After a strong campaign for its latest series, Halt and Catch Fire, AMC Networks (NASDAQ:AMCX) was hoping to see an equally strong ratings debut for its second original series of 2014. That's not what happened. As was the case with April's Turn, the network's hope for a new dramatic hit didn't materialize ... at least not yet.
Breaking it down to raw numbers, it's not pretty. The series was viewed by just 1.2 million viewers, which is 900,000 fewer than tuned into Turn. It's also an ocean away from the 2.5 million that watched the network's previous new original drama, Low Winter Sun, which had the benefit of the final episodes of Breaking Bad as a lead-in (granted, that number nose-dived in subsequent weeks).
Here are all of AMC's series' opening ratings:
The trouble with Fire's debut is what it WASN'T airing against. When Turn bowed, it premiered versus the season premiere of Game of Thrones, the Academy of Country Music Awards, and WrestleMania 30. Fire had the finale of Silicon Valley and a new episode of Veep as its biggest competition, so expectations were higher. Viewers might have been buzzing about this week's Game of Thrones episode, but it wasn't at the same time -- people had plenty of time to click over. WWE aired its Payback in the same timeslot as Fire, but it's among WWE's smaller pay-per-views and featured an unappealing card.
So what went wrong? One of the main culprits is the rising trend of making shows available pre-air to viewers online. Yes, for a show about computers, I agree it made sense to make some aspect of the show available digitally, but maybe not the entire show.
AMC's not the first network to do this. Showtime just did it for its new series Penny Dreadful and the broadcast networks have made various attempts at it over the years, but it doesn't always work. So if it's not guaranteed to boost ratings (and could actually hurt them), why do it?
The theory being debated by networks is that executives believe it may be OK sacrificing viewers in the short term for the ability to get them hooked in the long run. The hope is that the people who watched the preview online will then spread the word to tell their friends to watch on air. It's a way of building buzz to a select group of early adopters using methods they'll respond better to overall.
AMC president Charlie Collier tried his best to defend the practice in a statement AMC released with the ratings: "With Halt and Catch Fire, we are targeting a passionate core audience that largely consumes television on its own timetable, which is why we made the premiere available through a sneak preview on a variety of platforms."
He added that the preview generated "hundreds of thousands of plays and strong social media buzz," which won't figure into the overall ratings but shouldn't be ignored as those are still valuable viewers, and it speaks to his point about targeting a specific demo.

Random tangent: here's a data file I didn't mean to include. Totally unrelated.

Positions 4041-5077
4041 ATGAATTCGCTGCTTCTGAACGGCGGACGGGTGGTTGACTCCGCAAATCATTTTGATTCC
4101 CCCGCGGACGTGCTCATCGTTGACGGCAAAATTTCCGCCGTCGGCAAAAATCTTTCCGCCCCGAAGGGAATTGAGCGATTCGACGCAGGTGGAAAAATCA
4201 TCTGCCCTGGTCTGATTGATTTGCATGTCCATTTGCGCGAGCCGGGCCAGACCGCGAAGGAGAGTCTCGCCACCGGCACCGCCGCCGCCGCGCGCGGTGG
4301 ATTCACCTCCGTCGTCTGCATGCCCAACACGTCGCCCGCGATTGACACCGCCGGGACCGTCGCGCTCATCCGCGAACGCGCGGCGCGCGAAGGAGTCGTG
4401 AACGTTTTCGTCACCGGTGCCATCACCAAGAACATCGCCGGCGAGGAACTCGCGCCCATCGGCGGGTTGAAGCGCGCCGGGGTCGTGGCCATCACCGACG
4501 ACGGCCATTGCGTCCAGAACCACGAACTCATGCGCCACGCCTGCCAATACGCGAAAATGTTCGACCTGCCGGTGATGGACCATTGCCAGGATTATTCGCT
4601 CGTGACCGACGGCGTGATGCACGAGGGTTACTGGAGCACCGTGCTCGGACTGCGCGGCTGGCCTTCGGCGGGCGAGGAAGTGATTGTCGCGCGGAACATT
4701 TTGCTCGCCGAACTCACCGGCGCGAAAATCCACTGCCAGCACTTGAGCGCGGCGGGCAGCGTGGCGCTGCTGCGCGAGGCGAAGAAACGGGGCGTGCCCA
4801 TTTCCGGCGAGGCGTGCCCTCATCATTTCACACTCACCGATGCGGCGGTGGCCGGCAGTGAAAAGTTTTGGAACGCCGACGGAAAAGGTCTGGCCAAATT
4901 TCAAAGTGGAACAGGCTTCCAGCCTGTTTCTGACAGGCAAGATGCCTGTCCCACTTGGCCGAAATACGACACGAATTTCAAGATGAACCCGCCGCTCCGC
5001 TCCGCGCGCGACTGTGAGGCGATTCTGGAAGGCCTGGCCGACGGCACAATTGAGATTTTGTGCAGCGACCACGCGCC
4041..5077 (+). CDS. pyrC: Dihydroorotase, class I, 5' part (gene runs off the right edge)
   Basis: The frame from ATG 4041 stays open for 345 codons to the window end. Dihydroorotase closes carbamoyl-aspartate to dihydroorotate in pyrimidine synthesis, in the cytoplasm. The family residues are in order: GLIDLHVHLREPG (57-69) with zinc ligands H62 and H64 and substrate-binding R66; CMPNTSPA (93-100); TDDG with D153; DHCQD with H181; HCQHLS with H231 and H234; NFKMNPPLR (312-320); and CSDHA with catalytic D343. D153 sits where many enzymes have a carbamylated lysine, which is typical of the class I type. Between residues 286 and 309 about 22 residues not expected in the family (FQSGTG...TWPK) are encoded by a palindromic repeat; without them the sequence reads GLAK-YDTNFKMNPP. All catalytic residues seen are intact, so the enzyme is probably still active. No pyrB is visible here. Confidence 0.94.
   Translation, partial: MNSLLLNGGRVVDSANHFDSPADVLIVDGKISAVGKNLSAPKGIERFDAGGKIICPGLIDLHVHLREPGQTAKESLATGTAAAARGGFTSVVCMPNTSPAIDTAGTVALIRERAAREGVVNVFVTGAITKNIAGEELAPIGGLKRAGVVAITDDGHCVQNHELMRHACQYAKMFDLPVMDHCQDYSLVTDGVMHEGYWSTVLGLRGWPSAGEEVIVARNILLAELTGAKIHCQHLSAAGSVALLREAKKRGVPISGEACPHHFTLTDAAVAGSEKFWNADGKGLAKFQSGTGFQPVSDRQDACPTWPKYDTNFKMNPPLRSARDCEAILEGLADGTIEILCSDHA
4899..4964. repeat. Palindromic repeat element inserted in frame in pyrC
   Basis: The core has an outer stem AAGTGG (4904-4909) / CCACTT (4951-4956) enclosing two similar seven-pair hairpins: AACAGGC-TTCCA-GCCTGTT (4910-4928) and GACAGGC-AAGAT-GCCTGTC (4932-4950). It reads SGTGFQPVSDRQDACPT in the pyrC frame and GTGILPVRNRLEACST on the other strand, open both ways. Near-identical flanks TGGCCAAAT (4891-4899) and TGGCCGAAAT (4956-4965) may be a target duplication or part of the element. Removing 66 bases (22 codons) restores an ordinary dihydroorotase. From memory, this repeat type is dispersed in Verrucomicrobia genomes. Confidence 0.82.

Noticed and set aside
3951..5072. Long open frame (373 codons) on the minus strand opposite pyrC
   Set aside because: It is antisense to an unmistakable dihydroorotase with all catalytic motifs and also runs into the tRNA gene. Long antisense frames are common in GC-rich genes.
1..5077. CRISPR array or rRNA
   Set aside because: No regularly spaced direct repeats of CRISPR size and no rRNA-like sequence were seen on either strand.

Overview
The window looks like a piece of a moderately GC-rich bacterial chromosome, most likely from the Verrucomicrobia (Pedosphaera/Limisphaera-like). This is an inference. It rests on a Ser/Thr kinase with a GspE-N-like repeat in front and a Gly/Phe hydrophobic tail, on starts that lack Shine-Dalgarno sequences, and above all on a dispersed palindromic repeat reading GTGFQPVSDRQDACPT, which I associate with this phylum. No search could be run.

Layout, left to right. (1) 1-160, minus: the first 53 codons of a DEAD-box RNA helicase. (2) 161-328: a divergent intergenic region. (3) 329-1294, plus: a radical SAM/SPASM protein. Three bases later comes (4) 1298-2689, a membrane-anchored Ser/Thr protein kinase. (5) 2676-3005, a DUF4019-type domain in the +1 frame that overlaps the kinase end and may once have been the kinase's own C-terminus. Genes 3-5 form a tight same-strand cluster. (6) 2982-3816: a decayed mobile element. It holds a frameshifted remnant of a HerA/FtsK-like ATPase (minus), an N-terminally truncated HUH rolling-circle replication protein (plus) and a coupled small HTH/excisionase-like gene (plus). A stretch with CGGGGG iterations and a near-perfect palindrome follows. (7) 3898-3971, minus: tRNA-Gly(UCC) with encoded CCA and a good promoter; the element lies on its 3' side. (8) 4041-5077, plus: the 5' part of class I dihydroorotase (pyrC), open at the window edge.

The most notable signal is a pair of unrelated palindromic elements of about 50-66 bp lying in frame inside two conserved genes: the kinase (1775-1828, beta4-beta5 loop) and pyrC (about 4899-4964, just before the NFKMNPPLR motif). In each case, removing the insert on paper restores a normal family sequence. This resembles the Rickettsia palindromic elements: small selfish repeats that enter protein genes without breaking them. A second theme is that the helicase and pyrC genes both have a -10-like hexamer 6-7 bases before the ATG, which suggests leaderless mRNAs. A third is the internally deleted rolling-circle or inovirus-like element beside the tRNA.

The 'Mad Men' Effect
Regardless, there is a silver lining here and it ties back to Mad Men. When AMC's flagship series debuted it also pulled in 1.2 million viewers. While it's grown over the years, it still regularly lags behind Breaking Bad and The Walking Dead in terms of season averages. The difference is Mad Men wins Emmys and a Best Drama Emmy win (or even nomination) is worth its weight in ratings. No network would cancel a show that earns Emmy's glow in its first few seasons. It's bad for business.
Halt could be for AMC just what it needs -- a critical think piece, much in the way Mad Men and Breaking Bad were in their glory days. Many have made the comparison that Halt's main characters have very Don Draper and Walter White-esque qualities. Lee Pace's Joe MacMillan has the cocky confidence of Mad Men's iconic cad and Scoot McNairy's Gordon Clark resembles a certain science teacher before he turned to dealing meth to provide for his family.
Halt might not win Best Drama its first time out, but a nomination of some sort is possible -- it currently holds a 79% "fresh" rating among critics on aggregator Rotten Tomatoes. If the +3 numbers come in strong and it can hold week to week, it's still got a chance to succeed. This is a quality series you shouldn't write off after one episode. It needs more time to marinate with viewers.
You also can't rule out the importance of the +3 numbers. Going back to Mad Men, when the show returned in April for the first half of its final season, it pulled in its lowest opening numbers since its second season. However with the now more accepted +3 delayed viewing numbers counted, those ratings got a nice boost and totals went from 2.3 million viewers to 3.7 million viewers. The same scenario played out last week -- Mad Men's 2014 finale earned 1.9 million viewers live but a total of 3.6 million viewers overall.
The other positive here is that Halt held just about all of the viewers from its Turn lead-in. While it's depressing for AMC that Turn's gone from 2.1 million viewers to 1.2 million viewers in about eight weeks, it shows the network has some sort of a dedicated core and the premise of Halt was enough to keep the interest of viewers watching the spy drama.
These numbers are still bad no matter how you spin them, but it's not the end of the world for AMC. This fall the network will debut its third and final new original series of 2014, the highly anticipated Breaking Bad spin-off Better Call Saul, and likely pair it with the fifth season premiere of ratings giant The Walking Dead.
But if the pressure on this pair to produce wasn't already elevated before, it's off the charts now and that's got to have executives and investors a little spooked.